We recently returned from a weekend trip to Stornoway and, staying in Sandwick, one of our priority ports of call was the memorial to the men lost on HMY Iolaire, which went down nearby on 1 January 1919 in the process of bringing home some of those from Lewis who had survived the First World War.
It is almost impossible to imagine the scale of the loss involved. This remains one of Britain’s worst maritime disasters: in peacetime for the rest of the UK; while war memorials on Lewis and Harris are the only ones to list the dates of the First World War as between 1914 and 1919 so as to encompass the loss of HMY Iolaire. Nearly 200 islanders perished on it, on top of the 1,000 men who had died (out of 6,000 called up: one in two Lewis men, of whom one in six never made it home) during the War itself. Yet, few outside the islands know of the tragedy. We might surmise some of the reasons for that, but these would include a shameful desire to hush things up in the interests of morale among the wider public, not least amidst the substantially reticent results of the Naval Court of Inquiry run by the Admiralty in private and which were not released into the public domain until 1970 (there was also a public inquiry, whose outcomes did have greater impact, held in Stornoway). Despite the tragedy taking place just yards from the shore, the bodies of some 64 of those who died – nearly one in three – were never found: heavy naval uniforms and a surging swell, and a lack of life-saving equipment due to the boat being vastly overcrowded, being among the factors of blame. It is also impossible not to be both touched by the scale of the tragedy and angry about these things as well as that the loss of the Iolaire is not more widely known.
Erected in 1960, and in spite of some local opposition, the memorial overlooking the site of the wreck is a fairly simple granite affair, added to which there is a stone cairn; the impact of both being undermined – of course temporarily – on our visit by the construction of a new DDA-compliant access path and, more long-term, by a line of small-scale wind turbines located perhaps rather too close at hand. And, indeed, by those who, on the day, had somewhat thoughtlessly chosen that spot from which to attempt to fish (the campaign to have the site of the wreck of HMY Iolaire designated as a war grave seems long overdue).
In the centre of Stornoway itself, there is also a recently-constructed tribute designed by students of the Nicolson Institute whose touching idea it was to collect stones from each of the home villages of those who were lost – and including, therefore, some from typical port and naval towns both in mainland Scotland and from England since the crew of the yacht, which had been commandeered into naval service during the war, were substantially English (but also included some men from Cardiff). The last three stones were collected by Angus MacNeil MP from the Thames, representing men from London (and nearby) who were lost and are among the 18 on the south face of the cairn (adjacent to the left on this view) listed as from ‘Sasainn’.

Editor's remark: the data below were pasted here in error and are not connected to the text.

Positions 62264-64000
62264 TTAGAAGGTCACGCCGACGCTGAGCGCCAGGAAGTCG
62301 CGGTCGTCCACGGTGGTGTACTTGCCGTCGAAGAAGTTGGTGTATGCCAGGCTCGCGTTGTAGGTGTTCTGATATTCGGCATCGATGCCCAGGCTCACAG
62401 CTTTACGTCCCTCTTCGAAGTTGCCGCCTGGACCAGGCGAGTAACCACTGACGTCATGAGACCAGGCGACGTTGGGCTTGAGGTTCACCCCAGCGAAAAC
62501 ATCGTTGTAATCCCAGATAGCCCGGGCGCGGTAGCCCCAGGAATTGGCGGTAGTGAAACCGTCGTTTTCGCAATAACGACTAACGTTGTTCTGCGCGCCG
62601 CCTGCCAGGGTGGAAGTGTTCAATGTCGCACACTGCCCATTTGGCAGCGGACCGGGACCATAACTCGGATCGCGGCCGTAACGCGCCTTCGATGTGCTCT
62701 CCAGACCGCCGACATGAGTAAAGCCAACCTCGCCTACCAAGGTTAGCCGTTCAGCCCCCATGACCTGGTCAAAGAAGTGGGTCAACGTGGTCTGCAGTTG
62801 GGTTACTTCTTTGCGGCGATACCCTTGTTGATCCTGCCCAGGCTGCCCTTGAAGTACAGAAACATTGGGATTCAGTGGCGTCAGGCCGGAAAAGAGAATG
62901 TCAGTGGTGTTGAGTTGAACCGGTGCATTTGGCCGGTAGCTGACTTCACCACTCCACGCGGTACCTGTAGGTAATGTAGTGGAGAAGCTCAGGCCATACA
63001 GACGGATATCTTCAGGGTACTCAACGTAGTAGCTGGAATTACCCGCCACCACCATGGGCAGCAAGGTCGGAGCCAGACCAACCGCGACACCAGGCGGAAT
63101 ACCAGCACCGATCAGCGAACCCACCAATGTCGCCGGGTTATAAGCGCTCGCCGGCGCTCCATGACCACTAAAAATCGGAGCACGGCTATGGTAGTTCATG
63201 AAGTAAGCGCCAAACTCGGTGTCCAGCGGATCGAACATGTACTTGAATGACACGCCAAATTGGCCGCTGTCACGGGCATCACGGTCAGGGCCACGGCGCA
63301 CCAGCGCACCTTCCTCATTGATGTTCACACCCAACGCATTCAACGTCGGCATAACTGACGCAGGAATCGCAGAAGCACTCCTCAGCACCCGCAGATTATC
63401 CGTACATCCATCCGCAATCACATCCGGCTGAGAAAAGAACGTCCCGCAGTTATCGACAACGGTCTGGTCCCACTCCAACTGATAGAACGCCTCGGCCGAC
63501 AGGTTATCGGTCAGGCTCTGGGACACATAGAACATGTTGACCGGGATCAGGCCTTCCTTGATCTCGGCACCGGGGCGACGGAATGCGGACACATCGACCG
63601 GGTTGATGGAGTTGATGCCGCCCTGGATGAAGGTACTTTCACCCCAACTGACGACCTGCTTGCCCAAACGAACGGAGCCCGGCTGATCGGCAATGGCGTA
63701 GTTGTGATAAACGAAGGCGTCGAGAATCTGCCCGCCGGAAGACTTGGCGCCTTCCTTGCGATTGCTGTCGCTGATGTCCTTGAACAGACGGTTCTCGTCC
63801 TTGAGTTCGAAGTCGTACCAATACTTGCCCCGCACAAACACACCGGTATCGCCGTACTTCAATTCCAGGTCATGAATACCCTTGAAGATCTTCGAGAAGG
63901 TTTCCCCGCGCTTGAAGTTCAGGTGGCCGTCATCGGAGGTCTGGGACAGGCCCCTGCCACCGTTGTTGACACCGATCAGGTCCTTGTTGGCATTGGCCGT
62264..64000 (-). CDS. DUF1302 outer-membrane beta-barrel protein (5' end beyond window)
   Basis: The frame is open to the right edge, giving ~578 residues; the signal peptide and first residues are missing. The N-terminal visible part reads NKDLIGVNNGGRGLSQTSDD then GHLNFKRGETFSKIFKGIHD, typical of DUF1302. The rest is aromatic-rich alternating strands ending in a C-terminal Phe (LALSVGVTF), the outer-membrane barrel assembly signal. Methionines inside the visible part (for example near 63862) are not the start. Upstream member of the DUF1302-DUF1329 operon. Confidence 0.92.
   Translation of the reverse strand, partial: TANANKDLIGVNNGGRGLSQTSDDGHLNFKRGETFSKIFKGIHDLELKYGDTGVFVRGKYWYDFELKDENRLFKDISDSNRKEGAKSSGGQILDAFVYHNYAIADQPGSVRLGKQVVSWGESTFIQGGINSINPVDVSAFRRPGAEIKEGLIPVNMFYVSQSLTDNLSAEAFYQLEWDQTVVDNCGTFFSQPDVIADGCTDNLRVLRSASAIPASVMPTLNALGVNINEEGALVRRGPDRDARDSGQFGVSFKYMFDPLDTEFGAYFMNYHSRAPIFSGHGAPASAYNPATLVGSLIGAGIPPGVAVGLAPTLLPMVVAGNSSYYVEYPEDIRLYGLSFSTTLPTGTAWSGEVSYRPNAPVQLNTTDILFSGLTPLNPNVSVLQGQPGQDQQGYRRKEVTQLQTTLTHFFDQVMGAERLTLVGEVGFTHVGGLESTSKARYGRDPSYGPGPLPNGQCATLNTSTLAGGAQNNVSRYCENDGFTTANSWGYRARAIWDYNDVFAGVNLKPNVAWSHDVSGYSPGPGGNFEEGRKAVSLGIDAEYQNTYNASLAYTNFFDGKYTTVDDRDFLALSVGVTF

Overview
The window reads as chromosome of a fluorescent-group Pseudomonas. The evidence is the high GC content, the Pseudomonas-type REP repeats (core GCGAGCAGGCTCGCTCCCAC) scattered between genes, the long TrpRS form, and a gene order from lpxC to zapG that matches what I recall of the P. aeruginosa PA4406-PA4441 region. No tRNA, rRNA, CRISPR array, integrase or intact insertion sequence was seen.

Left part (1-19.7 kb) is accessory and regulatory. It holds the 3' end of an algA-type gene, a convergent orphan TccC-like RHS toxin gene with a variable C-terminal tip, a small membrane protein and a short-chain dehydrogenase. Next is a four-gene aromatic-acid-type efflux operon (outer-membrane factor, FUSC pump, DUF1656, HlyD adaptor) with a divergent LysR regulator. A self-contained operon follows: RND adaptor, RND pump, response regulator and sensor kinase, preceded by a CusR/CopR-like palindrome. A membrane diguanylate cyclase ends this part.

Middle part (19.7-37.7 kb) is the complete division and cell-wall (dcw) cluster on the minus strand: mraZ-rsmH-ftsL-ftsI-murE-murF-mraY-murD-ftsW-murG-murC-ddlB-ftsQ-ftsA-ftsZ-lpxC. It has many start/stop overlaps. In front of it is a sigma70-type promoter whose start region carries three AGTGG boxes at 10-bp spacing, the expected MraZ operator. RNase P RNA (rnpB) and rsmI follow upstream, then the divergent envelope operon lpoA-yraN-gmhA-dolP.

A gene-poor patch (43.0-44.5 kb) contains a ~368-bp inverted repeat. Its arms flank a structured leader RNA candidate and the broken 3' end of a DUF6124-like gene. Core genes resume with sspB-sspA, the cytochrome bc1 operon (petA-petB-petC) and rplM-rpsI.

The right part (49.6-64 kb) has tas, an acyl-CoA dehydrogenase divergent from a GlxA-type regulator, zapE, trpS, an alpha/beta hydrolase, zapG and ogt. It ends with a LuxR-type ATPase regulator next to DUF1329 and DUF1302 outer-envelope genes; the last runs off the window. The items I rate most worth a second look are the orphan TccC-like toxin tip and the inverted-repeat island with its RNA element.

I should be absolutely clear at this point that ‘Sasainn’ is simply the word which is commonly used today in Gàidhlig (and, indeed, similarly in Irish) for ‘England’. There is no attempt to denigrate – this is, not least, a memorial; and high school students have been closely involved.
Yet the word itself is complex, and difficult: most people will know of the term ‘Sassenach’ (used pejoratively to denote the English); while the derivation of the term itself is originally a very broad way of denoting anyone who came from outside Gàidhlig-speaking areas (and thus includes lowland Scots) and where, in some respects, it might be seen as the counterpart of the similarly pejorative ‘teuchter’, the lowland word for those from such areas (= ‘bumpkin’ or ‘yokel’). ‘Sasainn’ itself originally referred to ‘Saxon’. Perhaps oddly, ‘Sasainn’ also bears absolutely no relation to the Gàidhlig for the English language (= ‘Beurla’).
There is thus something of the concept of ‘outsider’ contained in the continued use of ‘Sasainn’ to mean ‘England’, which is problematic both in itself as well as in the context of the islands (and the language) opening up to outside influence. This is not at all a criticism of islanders themselves (at least, the large majority of them who are outside the influence of the shockingly rabid right-wing irrelevancies of the type set out here by the Free Church of Scotland (Continuing)) – and, indeed, I did visit the still pristinely-painted mosque in the centre of Stornoway. The islanders I’ve met have been without exception warm, open and hugely welcoming – and which in itself says quite a bit about the ways in which language can change meaning over time and used as it evolves without regard to the historical precedents. And, perhaps, it ultimately says more about my perceptions of myself as an English-origin outsider than about others’ perceptions of me.
But I do wonder whether Gàidhlig needs another word for ‘England’ which conveys, at least to this outsider, a rather less apparently loaded set of meanings.